Posts and ramblings about Science and Life.

Turing the microbiome

2017-09-03 13m read

In those days analyzing microbiome data often means dealing with read counts from high-throughput sequencing. Usually, we stratify those counts by some entity of interest: phyla, species, genes, sequence variants and so on. Three questions that may pop up when analyzing those read counts are the following: Does the sample contain enough reads to observe the majority of phyla, species, genes that are actually in the sample? How well do the reads represent their distribution in the sample?

Murphy's law in teaching

2016-06-01 4m read

Once upon a time, I was a young Ph.D. student and was just collecting my first systematic teaching experiences giving short courses in Bioinformatics and Systems Biology for Biophysics students. I somehow got stuck with teaching a session on “Databases for Systems Biology and Bioinformatics”, a topic that did not really create a lot of enthusiasm for me, but I still decided to make the best of it. I had this great little story where you would accompany a young scientists on her way to the discovery of her lifetime by series of small steps, each of them using a particular database to come closer to understanding her results.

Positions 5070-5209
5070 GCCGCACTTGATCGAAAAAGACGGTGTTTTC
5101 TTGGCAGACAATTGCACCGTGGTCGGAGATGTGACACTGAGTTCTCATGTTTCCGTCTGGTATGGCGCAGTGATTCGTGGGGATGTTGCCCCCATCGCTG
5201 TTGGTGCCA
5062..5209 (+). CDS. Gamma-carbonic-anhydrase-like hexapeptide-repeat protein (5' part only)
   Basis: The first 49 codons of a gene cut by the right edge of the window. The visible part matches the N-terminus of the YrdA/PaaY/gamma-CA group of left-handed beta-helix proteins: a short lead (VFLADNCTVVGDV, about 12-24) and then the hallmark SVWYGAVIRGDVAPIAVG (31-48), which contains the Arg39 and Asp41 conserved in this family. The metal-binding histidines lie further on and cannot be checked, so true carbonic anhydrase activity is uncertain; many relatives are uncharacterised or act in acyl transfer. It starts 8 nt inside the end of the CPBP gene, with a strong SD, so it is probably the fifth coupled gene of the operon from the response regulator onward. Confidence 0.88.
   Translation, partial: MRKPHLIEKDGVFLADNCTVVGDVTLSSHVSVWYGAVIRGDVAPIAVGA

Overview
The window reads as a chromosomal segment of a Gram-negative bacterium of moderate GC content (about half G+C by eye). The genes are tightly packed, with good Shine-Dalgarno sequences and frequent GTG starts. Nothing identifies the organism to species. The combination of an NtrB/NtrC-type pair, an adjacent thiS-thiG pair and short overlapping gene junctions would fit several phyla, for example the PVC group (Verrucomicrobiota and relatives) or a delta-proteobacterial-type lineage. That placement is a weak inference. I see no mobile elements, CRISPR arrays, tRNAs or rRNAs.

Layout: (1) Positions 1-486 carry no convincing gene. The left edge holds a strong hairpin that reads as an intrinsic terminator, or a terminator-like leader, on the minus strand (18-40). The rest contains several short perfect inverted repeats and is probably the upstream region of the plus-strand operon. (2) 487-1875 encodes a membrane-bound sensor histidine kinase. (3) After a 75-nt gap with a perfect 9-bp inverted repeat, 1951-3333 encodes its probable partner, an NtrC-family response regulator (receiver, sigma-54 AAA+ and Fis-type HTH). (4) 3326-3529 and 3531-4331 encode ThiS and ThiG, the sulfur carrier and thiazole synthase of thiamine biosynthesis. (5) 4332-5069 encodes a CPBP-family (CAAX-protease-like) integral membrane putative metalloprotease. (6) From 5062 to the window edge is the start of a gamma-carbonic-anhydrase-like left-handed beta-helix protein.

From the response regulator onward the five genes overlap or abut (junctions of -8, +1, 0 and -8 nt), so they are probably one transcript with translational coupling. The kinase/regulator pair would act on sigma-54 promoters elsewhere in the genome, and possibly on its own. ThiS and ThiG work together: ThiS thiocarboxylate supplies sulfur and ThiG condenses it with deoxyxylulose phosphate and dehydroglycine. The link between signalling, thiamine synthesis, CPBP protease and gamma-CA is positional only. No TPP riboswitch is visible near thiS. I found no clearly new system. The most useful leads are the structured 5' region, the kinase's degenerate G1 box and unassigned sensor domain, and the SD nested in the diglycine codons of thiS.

A tiny Docker training

2015-11-27 2m read

I recently prepared a small Docker training for our research group in order to highlight our new CobraPy Docker container. I think that Docker is a pretty great technology for Computational and Systems Biology. Most researchers in those areas do a lot of programming, but are actually neither trained nor paid for the software development. Due to this, scientists normally do not suffer from the NIH syndrome (not related to the funding agency, see here), but rather combine a lot of different programs and programming languages into a single pipeline to achieve their goals.